I think we both very much prioritize sincerity. It makes a big difference when you’re working with songwriters who are aiming for the same thing. And we were gonna think it was good at the same time. One of the more frustrating things in sessions is when you think it’s good at different times. So I think that first session there was definitely some serendipity to the whole thing, the song happened really fast, in an oddly simple way! And Benjamin Rice, who engineered that first session, has become one of my closest friends!

And now my eggs are done.

Haha! So that song changed a lot for you. It started a relationship, it was prophetic in some ways, and it blew up…how have you changed as a songwriter and/or a person since that song came out?
As a songwriter…I’ve always just wanted to tell true stories with songs. Everything I was writing was a little bit more personal and sincere and diary-like than was sometimes even comfortable. But that’s the only way I’ve ever wanted to write. I think the success of this song for me as a songwriter has just kind of validated that approach and just inspired me; that I don’t need to change anything about that. That I can keep writing from as genuine a place as I want to.

I love hearing that. People are longing to connect, that’s why it works so well.

I’m curious, when you’re creating what sorts of challenges do you confront?
Hm. Writer’s block only exists for me when I’m not writing. If I sit down to journal and write down as many bad ideas as I can, usually on the other side of 30 bad ideas is a good one, but if i’m afraid of those 30 bad ideas I’ll never get to the 31st good one. That’s been my experience, that it’s more like my ego getting over doing something that I don’t think is great.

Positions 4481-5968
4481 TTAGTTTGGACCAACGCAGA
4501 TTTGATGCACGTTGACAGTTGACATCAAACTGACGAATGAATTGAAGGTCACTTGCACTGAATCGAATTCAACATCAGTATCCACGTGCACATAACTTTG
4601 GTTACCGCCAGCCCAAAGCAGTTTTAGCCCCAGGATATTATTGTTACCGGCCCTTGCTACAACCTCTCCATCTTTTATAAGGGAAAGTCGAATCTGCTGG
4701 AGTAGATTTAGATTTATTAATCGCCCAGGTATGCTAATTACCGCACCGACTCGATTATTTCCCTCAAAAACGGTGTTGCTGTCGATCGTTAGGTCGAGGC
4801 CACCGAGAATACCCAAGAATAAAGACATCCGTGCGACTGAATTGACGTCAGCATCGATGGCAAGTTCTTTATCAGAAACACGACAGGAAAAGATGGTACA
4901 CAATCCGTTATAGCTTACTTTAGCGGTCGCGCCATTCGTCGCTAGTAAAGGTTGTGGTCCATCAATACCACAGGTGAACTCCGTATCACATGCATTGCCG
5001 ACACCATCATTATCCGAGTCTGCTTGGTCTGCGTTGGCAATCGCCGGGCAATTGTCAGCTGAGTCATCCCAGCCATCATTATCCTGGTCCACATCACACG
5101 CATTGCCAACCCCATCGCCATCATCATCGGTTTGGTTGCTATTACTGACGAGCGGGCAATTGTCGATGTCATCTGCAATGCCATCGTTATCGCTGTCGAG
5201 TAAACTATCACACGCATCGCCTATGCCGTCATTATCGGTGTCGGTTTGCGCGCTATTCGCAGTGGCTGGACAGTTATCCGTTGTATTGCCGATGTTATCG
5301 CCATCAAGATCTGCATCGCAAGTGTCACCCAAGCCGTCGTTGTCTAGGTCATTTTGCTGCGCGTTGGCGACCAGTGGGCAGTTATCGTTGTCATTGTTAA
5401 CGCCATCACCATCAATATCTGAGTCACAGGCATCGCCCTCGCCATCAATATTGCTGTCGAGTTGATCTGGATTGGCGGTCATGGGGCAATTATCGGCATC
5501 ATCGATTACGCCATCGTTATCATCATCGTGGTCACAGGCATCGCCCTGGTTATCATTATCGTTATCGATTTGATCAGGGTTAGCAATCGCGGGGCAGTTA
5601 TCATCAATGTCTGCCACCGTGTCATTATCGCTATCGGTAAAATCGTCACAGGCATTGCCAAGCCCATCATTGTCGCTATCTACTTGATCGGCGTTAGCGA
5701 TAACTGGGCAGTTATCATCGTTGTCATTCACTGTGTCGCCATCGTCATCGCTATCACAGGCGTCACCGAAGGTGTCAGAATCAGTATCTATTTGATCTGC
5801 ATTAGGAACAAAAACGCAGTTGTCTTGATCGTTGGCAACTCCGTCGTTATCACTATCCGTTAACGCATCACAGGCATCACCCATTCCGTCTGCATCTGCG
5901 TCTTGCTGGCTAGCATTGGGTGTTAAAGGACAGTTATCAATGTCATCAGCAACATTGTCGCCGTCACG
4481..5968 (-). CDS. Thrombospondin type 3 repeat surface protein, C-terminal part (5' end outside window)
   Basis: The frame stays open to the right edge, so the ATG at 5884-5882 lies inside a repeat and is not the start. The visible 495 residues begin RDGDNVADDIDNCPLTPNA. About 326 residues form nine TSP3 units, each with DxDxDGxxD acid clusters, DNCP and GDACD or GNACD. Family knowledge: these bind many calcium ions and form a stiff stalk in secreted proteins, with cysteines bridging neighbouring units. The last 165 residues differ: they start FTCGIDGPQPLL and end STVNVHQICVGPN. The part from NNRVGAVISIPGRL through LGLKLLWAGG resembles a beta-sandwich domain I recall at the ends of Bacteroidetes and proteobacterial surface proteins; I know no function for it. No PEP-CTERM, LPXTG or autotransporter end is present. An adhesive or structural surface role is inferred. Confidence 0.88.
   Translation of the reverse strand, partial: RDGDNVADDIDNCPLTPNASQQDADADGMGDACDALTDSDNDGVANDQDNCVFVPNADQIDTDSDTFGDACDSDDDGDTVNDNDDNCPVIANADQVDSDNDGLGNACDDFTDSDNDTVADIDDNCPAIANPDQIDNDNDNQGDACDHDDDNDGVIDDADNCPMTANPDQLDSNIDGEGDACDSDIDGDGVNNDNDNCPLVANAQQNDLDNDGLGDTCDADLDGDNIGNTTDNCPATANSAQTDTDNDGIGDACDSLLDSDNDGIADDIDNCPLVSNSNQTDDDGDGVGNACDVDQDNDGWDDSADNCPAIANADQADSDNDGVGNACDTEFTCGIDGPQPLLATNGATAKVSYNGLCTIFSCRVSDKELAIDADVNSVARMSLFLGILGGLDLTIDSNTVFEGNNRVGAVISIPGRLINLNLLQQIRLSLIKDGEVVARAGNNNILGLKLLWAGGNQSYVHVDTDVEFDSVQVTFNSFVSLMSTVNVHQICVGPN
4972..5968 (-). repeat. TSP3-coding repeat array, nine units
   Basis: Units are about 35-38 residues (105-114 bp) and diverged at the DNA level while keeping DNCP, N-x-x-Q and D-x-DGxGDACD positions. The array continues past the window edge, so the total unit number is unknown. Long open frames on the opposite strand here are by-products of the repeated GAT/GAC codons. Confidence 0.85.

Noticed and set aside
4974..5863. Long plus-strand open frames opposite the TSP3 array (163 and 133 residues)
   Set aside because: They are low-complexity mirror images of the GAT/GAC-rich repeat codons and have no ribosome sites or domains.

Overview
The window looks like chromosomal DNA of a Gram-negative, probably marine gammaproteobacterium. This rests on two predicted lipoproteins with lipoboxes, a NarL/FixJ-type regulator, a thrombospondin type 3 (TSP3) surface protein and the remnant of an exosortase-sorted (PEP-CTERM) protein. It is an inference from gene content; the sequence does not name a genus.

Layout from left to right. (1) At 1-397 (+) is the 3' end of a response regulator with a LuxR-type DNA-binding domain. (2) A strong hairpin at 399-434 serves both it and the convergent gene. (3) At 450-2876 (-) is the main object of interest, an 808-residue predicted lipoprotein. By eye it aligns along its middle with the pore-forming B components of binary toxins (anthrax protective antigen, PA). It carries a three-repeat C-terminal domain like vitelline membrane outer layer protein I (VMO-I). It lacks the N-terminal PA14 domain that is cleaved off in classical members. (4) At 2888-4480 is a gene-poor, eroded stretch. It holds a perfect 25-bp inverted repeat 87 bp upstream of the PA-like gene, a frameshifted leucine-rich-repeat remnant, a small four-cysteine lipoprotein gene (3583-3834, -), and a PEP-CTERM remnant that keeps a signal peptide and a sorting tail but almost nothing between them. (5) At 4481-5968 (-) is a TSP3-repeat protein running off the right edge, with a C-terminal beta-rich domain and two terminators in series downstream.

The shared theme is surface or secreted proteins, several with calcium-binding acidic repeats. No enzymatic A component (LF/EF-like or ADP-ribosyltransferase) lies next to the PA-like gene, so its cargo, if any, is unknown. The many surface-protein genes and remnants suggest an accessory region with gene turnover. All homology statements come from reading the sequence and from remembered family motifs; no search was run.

*snaps* It’s profound to reflect on something like that. On a more jovial note…what are one or two things you always have to have by you when you’re writing or in the studio?
Haha an instrument – which sounds obvious but you’d be surprised how many sessions you go into where there isn’t a piano or a guitar. I’m useless in those sessions.

Also, someone I feel comfortable talking to. Whether it be myself on that day, or someone else, and something caffeinated.

Mm, drink of choice?
Boba.

Yes. So you just released an album/EP ‘Hold It Together.’ How did it feel to release that collection of songs?
To be honest, it doesn’t feel like an album. It was only six so it still feels like a synopsis of what I would ultimately like to put together in a project. But it was definitely the largest piece of work I’ve put together to date.

It was a pretty emotionally integrated process to put that out. I did a lot of it in LA but I finished the EP in Toronto because I was home with my mom. I literally finished the last song on the EP sitting next to my mom in the hospital. She passed in January.

The EP was getting finished while all of that was happening so…I finished the production on ‘Hold It Together’ a night or two before she passed. In the hospital on my laptop. It was a really intense process, but it makes me happy that she heard every song on it, and in all their different forms. That being the last thing of my music that she will hear, her being such a part of that process, makes the EP…I’m not sure how a body of work I ever do will ever be as personal as that.

It’s timeless. I am so, so sorry for your loss.
Thanks Ari. It’s been a crazy year! I was unfazed by quarantine because it was just so far from the biggest change in my life this year. I think, for everyone, this year has just been full of adjustments to what it means to be in a different life and still be yourself.